April 12, 2017
German police are investigating an “Islamist link” to the bomb attack that targeted a Borussia Dortmund team bus Tuesday night, as well as looking into an online post claiming responsibility from an “anti-fascist” group.
A number of bombs went off near a German team bus as it transported players to a Champions League quarter-final game.
According to the German newspaper Sueddeutsche, a letter reportedly found at the site opens with; “In the name of Allah, the Gracious, the Merciful,” and also mentions the Berlin Christmas market attack.
The unsigned letter references Germany’s military involvement in surveillance operations against the Islamic State (IS, formerly ISIS/ISIL) as the reason for the attack, reports Reuters, citing Sueddeutsche.
It adds that athletes and other celebrities “in Germany and other Kreuzfahrer nations” would be on a “death list of the Islamic state,” Sueddeutsche reports, which will apply until German Tornadoes are withdrawn and the American airbase is closed at Ramstein.
#BREAKING: German police probing 'Islamist link' to Dortmund blasts: report
— AFP news agency (@AFP) April 12, 2017
However, investigators warn that instigators of the attack may have left the letter to mislead prosecutors, the paper reports.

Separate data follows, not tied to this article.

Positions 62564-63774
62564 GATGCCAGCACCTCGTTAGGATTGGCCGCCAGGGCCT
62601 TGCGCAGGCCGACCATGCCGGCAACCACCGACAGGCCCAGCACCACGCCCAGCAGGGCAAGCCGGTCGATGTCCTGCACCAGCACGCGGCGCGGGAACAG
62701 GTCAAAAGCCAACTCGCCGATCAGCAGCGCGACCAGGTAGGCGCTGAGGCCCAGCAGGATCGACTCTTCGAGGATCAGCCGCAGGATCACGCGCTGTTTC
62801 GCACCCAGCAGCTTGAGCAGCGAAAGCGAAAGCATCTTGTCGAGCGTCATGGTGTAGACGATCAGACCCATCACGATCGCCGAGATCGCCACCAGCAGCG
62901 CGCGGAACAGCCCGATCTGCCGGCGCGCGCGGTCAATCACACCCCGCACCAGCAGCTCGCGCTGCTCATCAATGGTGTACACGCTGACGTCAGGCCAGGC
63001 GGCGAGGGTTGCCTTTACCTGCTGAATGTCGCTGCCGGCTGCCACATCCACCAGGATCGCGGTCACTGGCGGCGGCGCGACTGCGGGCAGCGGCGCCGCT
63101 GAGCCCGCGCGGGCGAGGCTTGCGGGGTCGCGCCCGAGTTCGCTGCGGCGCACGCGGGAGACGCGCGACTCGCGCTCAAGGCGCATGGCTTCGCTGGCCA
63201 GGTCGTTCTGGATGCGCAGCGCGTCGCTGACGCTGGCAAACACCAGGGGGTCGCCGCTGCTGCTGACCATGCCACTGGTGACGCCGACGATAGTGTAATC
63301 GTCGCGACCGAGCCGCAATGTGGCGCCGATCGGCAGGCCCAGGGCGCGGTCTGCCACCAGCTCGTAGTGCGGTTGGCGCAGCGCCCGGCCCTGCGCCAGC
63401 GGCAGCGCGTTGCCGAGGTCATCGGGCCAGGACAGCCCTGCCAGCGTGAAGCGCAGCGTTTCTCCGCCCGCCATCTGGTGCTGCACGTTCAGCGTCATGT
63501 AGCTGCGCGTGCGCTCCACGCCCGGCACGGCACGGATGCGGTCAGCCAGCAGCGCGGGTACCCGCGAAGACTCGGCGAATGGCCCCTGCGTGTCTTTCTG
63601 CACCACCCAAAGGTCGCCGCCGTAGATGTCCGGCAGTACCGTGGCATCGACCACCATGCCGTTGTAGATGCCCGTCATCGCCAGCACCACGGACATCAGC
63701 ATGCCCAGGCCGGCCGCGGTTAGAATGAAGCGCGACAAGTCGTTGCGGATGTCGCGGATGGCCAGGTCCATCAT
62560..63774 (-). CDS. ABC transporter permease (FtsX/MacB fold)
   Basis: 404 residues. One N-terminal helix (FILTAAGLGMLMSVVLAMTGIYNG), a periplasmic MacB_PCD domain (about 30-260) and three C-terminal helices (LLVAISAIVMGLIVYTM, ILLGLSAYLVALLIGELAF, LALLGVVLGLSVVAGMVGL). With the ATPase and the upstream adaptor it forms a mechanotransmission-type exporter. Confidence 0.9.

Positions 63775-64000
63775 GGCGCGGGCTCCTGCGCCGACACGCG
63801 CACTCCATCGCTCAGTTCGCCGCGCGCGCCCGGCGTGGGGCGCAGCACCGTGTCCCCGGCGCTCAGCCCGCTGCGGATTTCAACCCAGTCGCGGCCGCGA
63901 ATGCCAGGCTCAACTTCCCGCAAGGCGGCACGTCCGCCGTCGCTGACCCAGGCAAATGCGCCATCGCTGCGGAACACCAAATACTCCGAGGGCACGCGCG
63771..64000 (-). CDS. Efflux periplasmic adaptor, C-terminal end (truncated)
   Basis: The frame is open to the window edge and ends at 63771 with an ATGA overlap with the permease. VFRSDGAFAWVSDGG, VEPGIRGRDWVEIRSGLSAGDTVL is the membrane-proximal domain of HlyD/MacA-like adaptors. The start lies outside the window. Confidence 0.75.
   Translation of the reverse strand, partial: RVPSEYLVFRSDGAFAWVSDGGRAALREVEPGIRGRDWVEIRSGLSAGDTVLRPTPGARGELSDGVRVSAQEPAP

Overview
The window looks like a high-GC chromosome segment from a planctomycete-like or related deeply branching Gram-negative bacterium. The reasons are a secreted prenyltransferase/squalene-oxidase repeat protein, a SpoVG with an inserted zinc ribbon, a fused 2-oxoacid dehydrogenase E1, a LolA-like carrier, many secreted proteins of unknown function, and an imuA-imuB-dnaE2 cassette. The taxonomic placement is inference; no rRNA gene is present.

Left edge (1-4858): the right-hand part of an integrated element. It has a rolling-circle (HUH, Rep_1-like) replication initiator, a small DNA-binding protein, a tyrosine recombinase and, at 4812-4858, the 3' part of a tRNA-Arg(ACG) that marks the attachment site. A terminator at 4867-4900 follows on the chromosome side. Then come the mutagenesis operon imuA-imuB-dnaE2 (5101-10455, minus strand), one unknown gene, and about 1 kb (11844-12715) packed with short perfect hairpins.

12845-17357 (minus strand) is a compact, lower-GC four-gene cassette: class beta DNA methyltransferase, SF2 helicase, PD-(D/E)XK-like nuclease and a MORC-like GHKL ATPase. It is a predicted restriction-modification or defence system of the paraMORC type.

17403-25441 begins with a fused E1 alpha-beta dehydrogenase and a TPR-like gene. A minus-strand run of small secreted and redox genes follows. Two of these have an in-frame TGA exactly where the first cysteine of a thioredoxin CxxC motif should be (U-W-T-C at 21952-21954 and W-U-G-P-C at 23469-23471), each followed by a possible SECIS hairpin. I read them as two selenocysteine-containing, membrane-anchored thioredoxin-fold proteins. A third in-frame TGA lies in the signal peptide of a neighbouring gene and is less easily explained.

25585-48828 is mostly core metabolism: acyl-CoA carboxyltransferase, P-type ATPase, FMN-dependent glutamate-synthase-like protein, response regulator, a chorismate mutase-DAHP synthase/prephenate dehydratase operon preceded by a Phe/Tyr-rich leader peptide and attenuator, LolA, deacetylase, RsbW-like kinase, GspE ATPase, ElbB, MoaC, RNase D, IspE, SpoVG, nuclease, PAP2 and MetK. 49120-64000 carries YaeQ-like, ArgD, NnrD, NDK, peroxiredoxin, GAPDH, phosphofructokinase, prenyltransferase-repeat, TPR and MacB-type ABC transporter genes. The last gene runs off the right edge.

Investigators are also examining a second letter claiming responsibility for the attack that was published online on Tuesday evening by a group named Antifa, a so-called “anti-fascist scene,” which claimed the attack was a “symbol for the policy of BVB [Borussia Dortmund],” reports Reuters citing Focus magazine, referencing neo-Nazi and racist fans of the club.
Germany’s federal public prosecutor has taken over the investigation and will hold a news conference on the progress of enquiry at 12:00 GMT.
According to German police, up to three explosives may have been hidden in a hedge close to the official Dortmund team bus.
Most players were left unscathed in the attack, except for Spanish center back Marc Bartra who suffered injuries to his arm and hand, with the club wishing him a “speedy recovery.”
— Borussia Dortmund (@BVB) April 11, 2017
As players returned to training on Wednesday, Dortmund Chief Executive Hans-Joachim Watzke told the media: “We won’t give in to terror.”
“We do not just play for us today. We play for everyone,” Watzke said. “We want to show that terror and hatred can never determine our actions. And of course we play for Marc Bartra, who wants to see his team win!”
UEFA, European football’s governing body, has said security at all Champions League fixtures will be reinforced.
Ahead of Wednesday’s rescheduled match between Dortmund and Monaco, officials at the German club have said that due to “security reasons and, at the behest of the police, no backpacks will be allowed to be brought into the stadium.”
This article was posted: Wednesday, April 12, 2017 at 5:53 am